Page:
Culturally relevant health promotion is an opportunity to reduce health inequities in the cancer burden, and online learning is an emerging avenue for health promotion. To address a desire for synchronous online cancer education, a project team offered ten 1-hr cancer education webinars for Alaska’s rural tribal health workers. The project was guided by the framework of Community-Based Participatory Action Research, honored Indigenous Ways of Knowing, and was informed by Empowerment Theory. The evaluation of this community-based intervention included end-of-webinar surveys. Between February and April 2018, 41 surveys were completed by 11 unique participants. All participants reported that, as a result of the webinars, they planned both to change their own behavior to reduce cancer risk, and to talk with their patients more often about cancer prevention strategies such as screenings, physical activity, tobacco cessation, and eating healthy. While the webinars addressed desires for synchronous actions to support cancer learning, and led to intentions to positive change behaviors, the ten webinars engaged far fewer unique learners than the team’s asynchronous cancer education modules. This experience may inform other cancer educators’ efforts to develop, implement, and evaluate online learning opportunities. Despite the small numbers, these webinars resulted in increased learners’ intent to reduce cancer risk behaviors, share cancer information, and improved learners’ capacity to talk about cancer in their communities.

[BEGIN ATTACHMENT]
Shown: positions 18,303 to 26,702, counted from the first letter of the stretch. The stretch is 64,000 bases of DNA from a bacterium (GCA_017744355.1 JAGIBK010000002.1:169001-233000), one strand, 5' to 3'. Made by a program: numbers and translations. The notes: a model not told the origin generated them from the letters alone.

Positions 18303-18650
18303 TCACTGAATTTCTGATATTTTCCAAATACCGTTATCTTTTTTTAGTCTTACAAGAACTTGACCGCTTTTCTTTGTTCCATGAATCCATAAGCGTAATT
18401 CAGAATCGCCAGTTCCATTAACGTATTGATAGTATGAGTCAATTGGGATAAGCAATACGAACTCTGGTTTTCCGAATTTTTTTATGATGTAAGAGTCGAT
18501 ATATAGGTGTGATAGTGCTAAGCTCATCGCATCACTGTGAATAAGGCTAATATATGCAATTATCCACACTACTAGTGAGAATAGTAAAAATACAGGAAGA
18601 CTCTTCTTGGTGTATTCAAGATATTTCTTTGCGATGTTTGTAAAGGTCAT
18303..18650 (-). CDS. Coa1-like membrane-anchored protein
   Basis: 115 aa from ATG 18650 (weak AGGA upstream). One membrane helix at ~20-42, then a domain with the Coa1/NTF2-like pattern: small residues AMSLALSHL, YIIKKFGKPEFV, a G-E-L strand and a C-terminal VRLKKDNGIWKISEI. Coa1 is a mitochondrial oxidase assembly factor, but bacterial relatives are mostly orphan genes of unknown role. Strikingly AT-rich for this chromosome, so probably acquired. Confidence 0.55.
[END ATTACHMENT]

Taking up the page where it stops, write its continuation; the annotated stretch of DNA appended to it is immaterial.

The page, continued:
|Number of pages
|Journal of Cancer Education
|Published - Jun 2021
Bibliographical noteFunding Information:
Research reported in this publication was supported by the National Cancer Institute of the National Institutes of Health under Award Number R25CA186882. The content is solely the responsibility of the authors and does not necessarily represent the official views of the National Institutes of Health. Springer Nature remains neutral with regard to jurisdictional claims in published maps and institutional affiliations.
This work is part of “Distance Education to Engage Alaskan Community Health Aides in Cancer Control,” supported by the National Cancer Institute of the National Institutes of Health (NIH), award R25CA186882.
© 2019, American Association for Cancer Education.
- Alaska native
- Community based participatory action research
- Health promotion
- Online learning
- Risk behaviors
ASJC Scopus subject areas
- Public Health, Environmental and Occupational Health